PROJECTS The participants have wrapped up their individual projects. Lindsay helped out at a kindergarten, Libby learned how to make traditional Herero dresses, and Beth helped teach math at local primary and secondary schools. Both Kathryn and Elizabeth were involved in public health. They assisted with the immunization of babies, physicals of children under ten, and the bathing of newborns in the hospital. In addition, the group has visited many AIDS patients in the hospital, bringing hand-made decorations and smiles to brighten their days.

We finished installing the playground at the community-run kindergarten in the residential area of Omaruru called Hakahana. The children are now enjoying their new swing, play tires, balance beam and jungle gym.

Kids on the jungle gym.

The Playground.

The Kindergarten.

We finished a second project in Omaruru. We built seven small gardens for some of the elderly people who are caring for small children.

Building a garden fence.

Admiring a new garden.

Corn growing in a garden.

YOUTH EXCHANGE While in Omaruru we met with the Student Representative Committee (SRC) of S.I. !Gobs Secondary School on a weekly basis. During these meetings we taught each other about our various cultures, from dances and songs to history and traditional foods. We also played ultimate frisbee. Below is a photo of the

whole group.

The SRCs and Pamwe Namibia participants.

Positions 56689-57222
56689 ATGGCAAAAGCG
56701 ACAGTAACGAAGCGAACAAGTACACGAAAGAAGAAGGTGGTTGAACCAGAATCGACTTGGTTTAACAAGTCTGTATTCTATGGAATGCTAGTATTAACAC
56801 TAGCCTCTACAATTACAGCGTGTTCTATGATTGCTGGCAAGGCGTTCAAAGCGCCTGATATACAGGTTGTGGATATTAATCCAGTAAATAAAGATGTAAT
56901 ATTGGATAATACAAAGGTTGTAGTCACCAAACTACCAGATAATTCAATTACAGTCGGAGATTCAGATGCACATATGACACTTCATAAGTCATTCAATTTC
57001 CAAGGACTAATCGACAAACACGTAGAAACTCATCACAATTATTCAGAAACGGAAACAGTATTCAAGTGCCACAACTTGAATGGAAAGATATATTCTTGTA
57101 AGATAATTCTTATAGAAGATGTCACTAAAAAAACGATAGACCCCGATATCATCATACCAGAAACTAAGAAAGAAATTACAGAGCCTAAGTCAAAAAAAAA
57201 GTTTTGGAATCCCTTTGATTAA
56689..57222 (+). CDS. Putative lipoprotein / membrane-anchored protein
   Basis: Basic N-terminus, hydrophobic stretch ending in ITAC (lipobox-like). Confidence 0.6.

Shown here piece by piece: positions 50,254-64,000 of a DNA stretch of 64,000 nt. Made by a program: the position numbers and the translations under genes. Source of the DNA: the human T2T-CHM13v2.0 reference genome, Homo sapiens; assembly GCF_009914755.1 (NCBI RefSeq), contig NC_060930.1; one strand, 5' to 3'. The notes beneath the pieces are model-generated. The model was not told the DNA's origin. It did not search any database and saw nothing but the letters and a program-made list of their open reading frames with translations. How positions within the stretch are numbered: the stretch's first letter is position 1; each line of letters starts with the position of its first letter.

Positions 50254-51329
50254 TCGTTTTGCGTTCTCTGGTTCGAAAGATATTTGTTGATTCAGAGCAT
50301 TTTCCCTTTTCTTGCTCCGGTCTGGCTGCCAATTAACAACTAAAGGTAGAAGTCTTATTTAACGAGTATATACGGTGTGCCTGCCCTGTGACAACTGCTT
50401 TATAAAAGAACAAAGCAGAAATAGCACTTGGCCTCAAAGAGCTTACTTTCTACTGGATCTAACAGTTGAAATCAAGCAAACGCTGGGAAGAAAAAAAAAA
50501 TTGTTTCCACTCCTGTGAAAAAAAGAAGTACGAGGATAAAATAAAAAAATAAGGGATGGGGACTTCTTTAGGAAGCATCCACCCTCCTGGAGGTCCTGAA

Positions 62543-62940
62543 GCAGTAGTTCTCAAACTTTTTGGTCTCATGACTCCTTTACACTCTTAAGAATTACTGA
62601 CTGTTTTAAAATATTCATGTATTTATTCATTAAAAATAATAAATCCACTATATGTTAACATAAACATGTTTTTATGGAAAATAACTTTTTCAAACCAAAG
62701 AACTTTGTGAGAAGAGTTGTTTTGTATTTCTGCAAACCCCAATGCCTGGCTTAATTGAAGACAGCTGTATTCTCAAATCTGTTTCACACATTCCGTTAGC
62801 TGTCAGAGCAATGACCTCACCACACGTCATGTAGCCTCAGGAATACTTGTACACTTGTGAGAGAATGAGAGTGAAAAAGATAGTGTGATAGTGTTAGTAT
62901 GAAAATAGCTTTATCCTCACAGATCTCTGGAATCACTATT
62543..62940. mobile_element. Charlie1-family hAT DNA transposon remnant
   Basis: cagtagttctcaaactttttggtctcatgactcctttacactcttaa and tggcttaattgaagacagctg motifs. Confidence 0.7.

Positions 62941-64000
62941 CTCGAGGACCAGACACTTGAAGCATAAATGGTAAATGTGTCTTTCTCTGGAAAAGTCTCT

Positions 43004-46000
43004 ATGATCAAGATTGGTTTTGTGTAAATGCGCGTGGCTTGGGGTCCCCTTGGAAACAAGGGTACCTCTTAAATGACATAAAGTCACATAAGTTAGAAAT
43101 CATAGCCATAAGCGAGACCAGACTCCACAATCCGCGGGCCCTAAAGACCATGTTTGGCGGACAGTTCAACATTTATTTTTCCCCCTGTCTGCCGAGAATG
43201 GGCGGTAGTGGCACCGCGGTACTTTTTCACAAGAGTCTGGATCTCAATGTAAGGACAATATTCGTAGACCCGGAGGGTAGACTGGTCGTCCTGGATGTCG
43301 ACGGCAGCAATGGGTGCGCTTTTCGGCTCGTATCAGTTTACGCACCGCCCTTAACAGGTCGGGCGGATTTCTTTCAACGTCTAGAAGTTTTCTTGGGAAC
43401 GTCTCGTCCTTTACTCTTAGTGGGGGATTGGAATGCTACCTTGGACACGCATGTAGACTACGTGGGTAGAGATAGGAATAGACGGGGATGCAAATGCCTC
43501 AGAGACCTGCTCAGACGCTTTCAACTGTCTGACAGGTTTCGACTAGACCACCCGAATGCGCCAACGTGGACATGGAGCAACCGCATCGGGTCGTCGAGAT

REFLECTIONS During a group meeting we shared some initial impressions of Namibia. In no particular order:

Chickens scratching in the dust.

Laundry hanging on the line.


Clicking in Damara.

People greeting.

The sun.

Sugary tea.

Huge starchy breakfasts.

Warm water for drinking.

Cool water for bathing.


Burning trash.


Big blue sky.

Vinegar chips.

Barking dogs.

Crowing roosters.

And, of course, the heat.

MOVING ON On February 17 we had our farewell party in Omaruru. All of the host families and new friends we made were present. The participants were part of a Language Talent Show. They sang songs and did skits in Damara and Otjiherero. They also expressed their gratitude for being welcomed into the community. The braai (barbeque) was a success and everyone had their fill of meat and salads.

We left for Etosha on Monday morning.

Mama Natalia and Lindsay at party.

Participants dressed for their skits.

Our list of wild animals seen as of February 17: Baboons, Kudu, Impala, Sable, Giraffe, Warthog, Steenbok, Gemsbok (Oryx), Red Hartebeest, Black-backed Jackal, Cheetah, Springbok, Ostrich, and Desert Elephants.

Continue to Weeks 6-13

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Copyright ©2001 OCA - PAMWE NAMIBIA